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October 26, 2007

De Cordova Map of Texas in Original Large Format – 1861

92. [MAP]. DE CORDOVA, J[acob Raphael]. J. De Cordova’s Map of the State of Texas Compiled from the Records of the General Land Office of the State, by Robert Creuzbaur. Published by J. H. Colton, No 172, William St. New York. 1861. Printed by Lang & Laing, 117, Fulton St. N.Y. Without my signature all copies of this map have been fraudulently obtained. [facsimile signature] J. De Cordova [center above neat line] Entered according to Act of Congress on the 28th. Day of July 1848 by J. De Cordova, in the Clerk’s Office of the United States District Court for the District of Texas. [untitled inset map area from western Texas to the Pacific Ocean, including California and New Mexico and Utah Territories, neat line to neat line: 22.7 x 27.7 cm] [table at upper left indicating counties into which land districts fall] Reference to Land Districts [at lower left are seals of Texas and the Texas General Land Office along with certifications with facsimile signatures of Thomas J. Rusk, Sam Houston, David S. Kaufman, T. Pilsbury, John C. Hays, W. D. Miller, George T. Wood, Thomas W. Ward, George W. Smyth]. New York: J. H. Colton, 1861. Lithograph map with ornate vine border with original wash and outline color, border to border: 89 x 89 cm. Overall light age toning, coloring somewhat faded, creased where formerly folded, small losses along a few folds, professionally backed.

     First issued by De Cordova in 1849, followed by editions of 1850, 1851, 1853, 1856, 1857, 1858, 1861, 1866, 1867, and as late as 1872. A version came out in small format (58 x 54 cm) in 1854 just before De Cordova sold the rights to his large map to Colton. Colton published a reduced version of the map in his 1856 Atlas of the World, and this became the most universal map of Texas in the latter half of the nineteenth century, being found repeatedly in Colton’s atlases and other places as well. The large format versions, as in the present map, are the most elusive and preferred. “The 1849 edition has only two copies located. Eberstadt called the 1849 issue ‘possibly the finest [Texas map] of the period.’ Colton changed the inset map from the oval showing all of Texas to the southwestern portion of Colton’s U.S. atlas map.... With a list of the Land districts, this map was useful for both land promoters and settlers” (Rumsey 3366, citing the 1856 edition). In 1858, De Cordova published his encyclopedic work: Texas: Her Resources and Her Public Men. A Companion for J. De Cordova’s New and Correct Map of the State of Texas....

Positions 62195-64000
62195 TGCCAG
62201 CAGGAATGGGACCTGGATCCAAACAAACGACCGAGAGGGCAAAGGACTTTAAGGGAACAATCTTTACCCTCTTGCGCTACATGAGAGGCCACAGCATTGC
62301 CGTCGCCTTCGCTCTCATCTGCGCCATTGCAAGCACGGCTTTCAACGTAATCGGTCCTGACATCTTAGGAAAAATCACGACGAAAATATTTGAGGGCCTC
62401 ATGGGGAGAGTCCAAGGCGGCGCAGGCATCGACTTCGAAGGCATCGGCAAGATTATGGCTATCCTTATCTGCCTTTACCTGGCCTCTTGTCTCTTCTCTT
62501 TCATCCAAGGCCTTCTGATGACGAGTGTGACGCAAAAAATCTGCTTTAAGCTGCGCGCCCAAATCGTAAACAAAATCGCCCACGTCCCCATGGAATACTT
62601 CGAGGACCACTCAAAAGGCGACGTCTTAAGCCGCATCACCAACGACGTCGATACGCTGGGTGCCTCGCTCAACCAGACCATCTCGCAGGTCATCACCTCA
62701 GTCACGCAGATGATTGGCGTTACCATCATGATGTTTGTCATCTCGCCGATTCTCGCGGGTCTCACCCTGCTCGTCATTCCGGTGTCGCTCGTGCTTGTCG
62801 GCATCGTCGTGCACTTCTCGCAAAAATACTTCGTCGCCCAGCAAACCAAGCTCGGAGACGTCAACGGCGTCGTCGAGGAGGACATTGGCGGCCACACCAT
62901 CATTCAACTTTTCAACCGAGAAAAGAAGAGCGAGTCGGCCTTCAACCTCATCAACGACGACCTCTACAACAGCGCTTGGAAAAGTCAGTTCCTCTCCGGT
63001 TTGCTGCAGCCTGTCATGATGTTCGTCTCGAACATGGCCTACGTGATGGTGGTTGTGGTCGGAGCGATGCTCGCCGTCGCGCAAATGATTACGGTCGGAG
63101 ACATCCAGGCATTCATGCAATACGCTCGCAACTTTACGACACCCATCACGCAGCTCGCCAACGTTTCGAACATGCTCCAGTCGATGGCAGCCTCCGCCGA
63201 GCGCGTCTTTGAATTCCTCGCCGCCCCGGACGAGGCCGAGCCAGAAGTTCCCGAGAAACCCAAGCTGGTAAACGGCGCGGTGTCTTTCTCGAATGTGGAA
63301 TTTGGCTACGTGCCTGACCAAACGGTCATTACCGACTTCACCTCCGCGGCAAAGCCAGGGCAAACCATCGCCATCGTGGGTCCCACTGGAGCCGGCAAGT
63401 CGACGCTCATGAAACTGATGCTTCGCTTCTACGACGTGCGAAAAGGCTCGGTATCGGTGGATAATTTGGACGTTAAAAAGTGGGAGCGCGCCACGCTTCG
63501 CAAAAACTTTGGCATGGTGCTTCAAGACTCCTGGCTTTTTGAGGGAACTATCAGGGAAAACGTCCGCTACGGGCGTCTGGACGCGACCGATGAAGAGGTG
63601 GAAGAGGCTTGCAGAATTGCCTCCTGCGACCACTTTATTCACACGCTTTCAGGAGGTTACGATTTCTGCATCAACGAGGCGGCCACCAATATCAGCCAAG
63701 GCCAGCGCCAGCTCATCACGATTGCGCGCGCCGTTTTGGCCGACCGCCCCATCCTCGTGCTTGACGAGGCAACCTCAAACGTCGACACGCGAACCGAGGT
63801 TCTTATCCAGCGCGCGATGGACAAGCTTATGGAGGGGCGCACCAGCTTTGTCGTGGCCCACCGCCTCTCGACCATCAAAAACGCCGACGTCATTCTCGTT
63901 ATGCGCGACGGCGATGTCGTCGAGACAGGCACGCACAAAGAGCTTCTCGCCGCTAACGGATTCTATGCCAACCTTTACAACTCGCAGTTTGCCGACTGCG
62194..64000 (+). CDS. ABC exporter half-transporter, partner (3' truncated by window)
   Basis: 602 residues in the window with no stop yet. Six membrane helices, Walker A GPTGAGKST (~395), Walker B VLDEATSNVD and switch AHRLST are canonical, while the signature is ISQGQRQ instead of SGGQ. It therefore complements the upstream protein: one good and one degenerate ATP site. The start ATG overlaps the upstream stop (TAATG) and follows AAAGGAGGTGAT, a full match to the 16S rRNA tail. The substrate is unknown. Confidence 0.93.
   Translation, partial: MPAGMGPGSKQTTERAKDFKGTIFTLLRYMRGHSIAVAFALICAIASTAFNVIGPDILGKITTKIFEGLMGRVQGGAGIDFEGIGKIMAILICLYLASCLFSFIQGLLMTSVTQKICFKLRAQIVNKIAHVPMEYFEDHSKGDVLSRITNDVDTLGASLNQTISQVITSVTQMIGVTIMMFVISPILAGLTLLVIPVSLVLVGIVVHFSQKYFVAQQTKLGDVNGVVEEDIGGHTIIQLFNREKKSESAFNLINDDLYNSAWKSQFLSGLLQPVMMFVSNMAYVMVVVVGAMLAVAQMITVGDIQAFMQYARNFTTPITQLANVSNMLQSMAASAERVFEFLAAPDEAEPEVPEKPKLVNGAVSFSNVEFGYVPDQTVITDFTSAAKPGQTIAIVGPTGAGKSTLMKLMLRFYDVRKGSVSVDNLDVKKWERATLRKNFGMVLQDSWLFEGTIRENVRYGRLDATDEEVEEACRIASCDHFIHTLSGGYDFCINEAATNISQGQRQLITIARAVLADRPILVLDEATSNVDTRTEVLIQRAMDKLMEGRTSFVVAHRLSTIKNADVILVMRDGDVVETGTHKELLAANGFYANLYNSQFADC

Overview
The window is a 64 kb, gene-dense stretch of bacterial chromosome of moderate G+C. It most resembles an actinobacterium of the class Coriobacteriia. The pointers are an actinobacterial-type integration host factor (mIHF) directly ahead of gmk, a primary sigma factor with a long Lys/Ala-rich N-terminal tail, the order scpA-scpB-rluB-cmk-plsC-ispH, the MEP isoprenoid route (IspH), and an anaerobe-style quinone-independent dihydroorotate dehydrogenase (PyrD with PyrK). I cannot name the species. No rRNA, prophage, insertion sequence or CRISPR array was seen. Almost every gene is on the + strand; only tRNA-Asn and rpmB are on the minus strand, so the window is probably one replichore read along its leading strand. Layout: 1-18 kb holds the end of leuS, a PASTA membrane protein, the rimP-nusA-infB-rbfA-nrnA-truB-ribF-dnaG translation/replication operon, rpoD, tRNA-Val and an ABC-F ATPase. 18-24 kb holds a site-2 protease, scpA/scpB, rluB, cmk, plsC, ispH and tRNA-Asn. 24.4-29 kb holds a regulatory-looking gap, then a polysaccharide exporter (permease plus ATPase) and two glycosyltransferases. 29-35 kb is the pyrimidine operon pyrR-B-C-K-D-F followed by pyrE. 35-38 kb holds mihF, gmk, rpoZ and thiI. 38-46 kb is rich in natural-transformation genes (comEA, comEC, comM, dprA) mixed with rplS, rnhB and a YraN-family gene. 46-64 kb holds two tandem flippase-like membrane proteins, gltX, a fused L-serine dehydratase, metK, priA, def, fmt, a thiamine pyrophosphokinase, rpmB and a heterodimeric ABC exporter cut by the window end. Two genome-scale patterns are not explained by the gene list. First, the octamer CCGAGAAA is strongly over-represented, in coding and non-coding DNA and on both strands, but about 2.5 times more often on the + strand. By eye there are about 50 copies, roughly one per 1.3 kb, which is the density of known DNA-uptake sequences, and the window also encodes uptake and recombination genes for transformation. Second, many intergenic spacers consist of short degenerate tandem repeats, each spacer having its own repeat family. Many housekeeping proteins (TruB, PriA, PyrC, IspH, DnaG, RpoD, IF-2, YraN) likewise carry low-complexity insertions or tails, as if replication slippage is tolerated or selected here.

Bryan & Hanak #23 (1849 edition). Day, Maps of Texas, p. 55, 61, 87, 152 (editions respectively of 1851, 1856, 1866, 1872). Fifty Texas Rarities 36n (citing the 1849 edition): “Only nineteen years separate this map and Stephen F. Austin’s, yet the contrast between the two is striking. During those years, Texas had been a part of Mexico, an independent republic, and a state of the U.S.” Graff 920 (1849 edition). Contours of Discovery, p. 57 (1849 edition): “To meet the needs of new immigrants coming into the state, roads and rivers as well as the political divisions were carefully drawn.” Martin & Martin, Maps of Texas and the Southwest, 1513-1900, Color frontispiece, Plate 39 & p. 141 (1849 edition): “One of the first major cartographic productions after annexation to be based upon the records of the General Land Office.” Phillips, America, p. 845 (citing editions of 1848, i.e. 1849; 1851, 1853, 1856, 1857). Taliaferro 295A, 295B & 295C (1849, 1851 & 1856 editions). Wheat, Mapping the Transmississippi West 603 (1849 edition). See also Basic Texas Books 38 (referring to the 1849 edition): “Sam Houston delivered a speech praising the map on the floor of the U.S. Senate...assert[ing] that it was `the most correct and authentic map of Texas ever compiled.’”

     Shown on a large scale are boundaries of land districts, Native American villages, cities and towns, post offices, colonies (e.g., Fisher and Miller German colony), forts, roads, ferries, missions. Jacob Raphael De Cordova (1808-1868), a Jamaican native, came to Texas by way of Philadelphia after his health was damaged by the severe northern winters. Once in Texas, he became the most enthusiastic and best-known promoter of the State since Stephen F. Austin, even travelling back East to give lectures about the wonders of his newly found home. Not just a starry-eyed dreamer, however, he accumulated what was probably the largest amount of land scrip in private hands, at one point controlling about a million acres, all of which earned him the title of “Publicist of an Empire.” In addition to his real estate activities, he was also active in civic, political, and fraternal affairs. He laid out Waco and sold land lots there. As Natalie Ornish points out, his land business was so successful, “it was a quasi-official immigration department of the Texas Government and became the largest land agency that ever operated in the Southwest”(p. 61 in Natalie Ornish, Pioneer Jewish Texans (Dallas: Texas Heritage Press, 1989). Ornish also comments: "Jacob Raphael De Cordova literally put Texas on a map" (p. 58). See also Ornish’s article in Handbook of Texas Online: Jacob Raphael De Cordova). Ironically, he died debt-ridden. ($20,000-40,000)

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